Historical plaques installed at Chason Park
Visitors to J.D. Chason Park in Bainbridge can now enjoy a quick and easy history lesson, thanks to four informational plaques that were recently installed at the city park.
On Friday, representatives from the city of Bainbridge, Decatur County, local historical societies and the Historic Chattahoochee Commission (HCC) attended a ceremony for the plaques’ unveiling. The four plaques contain historical information and pictures about the Seminole Indian Wars, which included several battles fought in Decatur County.
The four plaques are part of the “Creek Heritage Trail,” which is a planned HCC project that will feature similar plaques at different historic locations from Bainbridge to Eufaula, Ala.
“We’re standing right here on the grounds of the historic Fort Hughes, which was a fort that played a role in the Seminole Indian Wars,” said Mike Bunn, executive director of the HCC. “It’s a beautiful location, because people can walk down to the river from here and it’s a nice setting to learn about the history of this area.”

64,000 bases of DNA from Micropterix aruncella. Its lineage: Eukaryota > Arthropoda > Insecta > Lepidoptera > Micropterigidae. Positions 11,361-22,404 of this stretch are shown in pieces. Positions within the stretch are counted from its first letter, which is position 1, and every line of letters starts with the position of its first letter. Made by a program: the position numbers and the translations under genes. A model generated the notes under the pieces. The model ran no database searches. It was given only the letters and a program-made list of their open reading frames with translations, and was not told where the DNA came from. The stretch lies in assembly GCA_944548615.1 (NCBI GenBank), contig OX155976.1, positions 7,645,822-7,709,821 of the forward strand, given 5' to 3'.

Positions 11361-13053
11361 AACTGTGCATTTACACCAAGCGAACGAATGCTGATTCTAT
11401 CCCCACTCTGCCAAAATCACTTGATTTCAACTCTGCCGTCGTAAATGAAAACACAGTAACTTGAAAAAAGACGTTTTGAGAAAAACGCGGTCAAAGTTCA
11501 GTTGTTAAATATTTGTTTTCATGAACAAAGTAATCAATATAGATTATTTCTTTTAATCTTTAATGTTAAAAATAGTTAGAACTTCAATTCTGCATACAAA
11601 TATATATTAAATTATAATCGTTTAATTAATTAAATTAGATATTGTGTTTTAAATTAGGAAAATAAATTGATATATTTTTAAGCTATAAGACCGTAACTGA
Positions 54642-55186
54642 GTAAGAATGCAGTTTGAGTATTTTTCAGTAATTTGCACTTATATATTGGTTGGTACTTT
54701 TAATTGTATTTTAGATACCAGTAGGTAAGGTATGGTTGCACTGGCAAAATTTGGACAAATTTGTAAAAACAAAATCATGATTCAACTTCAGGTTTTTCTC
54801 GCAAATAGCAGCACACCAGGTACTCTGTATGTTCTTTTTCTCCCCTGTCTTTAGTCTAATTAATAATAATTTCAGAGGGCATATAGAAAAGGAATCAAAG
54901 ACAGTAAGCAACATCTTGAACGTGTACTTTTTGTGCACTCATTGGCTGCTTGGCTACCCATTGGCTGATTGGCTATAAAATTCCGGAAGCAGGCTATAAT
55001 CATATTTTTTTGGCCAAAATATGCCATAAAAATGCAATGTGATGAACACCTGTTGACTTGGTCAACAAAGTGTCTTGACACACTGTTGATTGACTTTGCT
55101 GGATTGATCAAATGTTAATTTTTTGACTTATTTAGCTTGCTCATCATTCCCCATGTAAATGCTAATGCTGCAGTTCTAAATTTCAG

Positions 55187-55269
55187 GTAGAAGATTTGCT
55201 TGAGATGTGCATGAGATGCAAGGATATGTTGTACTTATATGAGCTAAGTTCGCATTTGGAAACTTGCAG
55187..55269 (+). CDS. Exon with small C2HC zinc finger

Bunn said that a more elaborate “grand opening” ceremony is scheduled for November, which is the anniversary month of the historic Battles of Fowltown in 1817. Bunn added that Bainbridge State College will provide some of the funding for that ceremony, which will also include a guest historical speaker, Dr. Joe Knetsch. Knetsch has authored several books about the Seminole Indian Wars.
The plaque project was funded through a collaboration of grants from the Department of Economic Development and the Georgia Council for the Arts, as well as private donations. Decatur County employees assembled and installed the plaques, and the city of Bainbridge assisted with the project as well.
Assistant City Manager Roy Oliver said that plaques were a great addition to the historic park. The city of Bainbridge also recently moved another historic marker to the park — a boulder with a plaque stating that U.S. Gen. Andrew Jackson and his troops passed through Bainbridge during the First Seminole Indian War in 1818. That historic marker had been previously located at the Earle May Boat Basin.
County Administrator Gary Breedlove said that Chason Park now provides a great educational opportunity for students and tourists.
“This a great centralized location where anyone can learn about the unique history of Decatur County,” he said.
Bunn said the HCC hopes to have at least a dozen similar plaque centers installed in Georgia and Alabama by the end of 2014.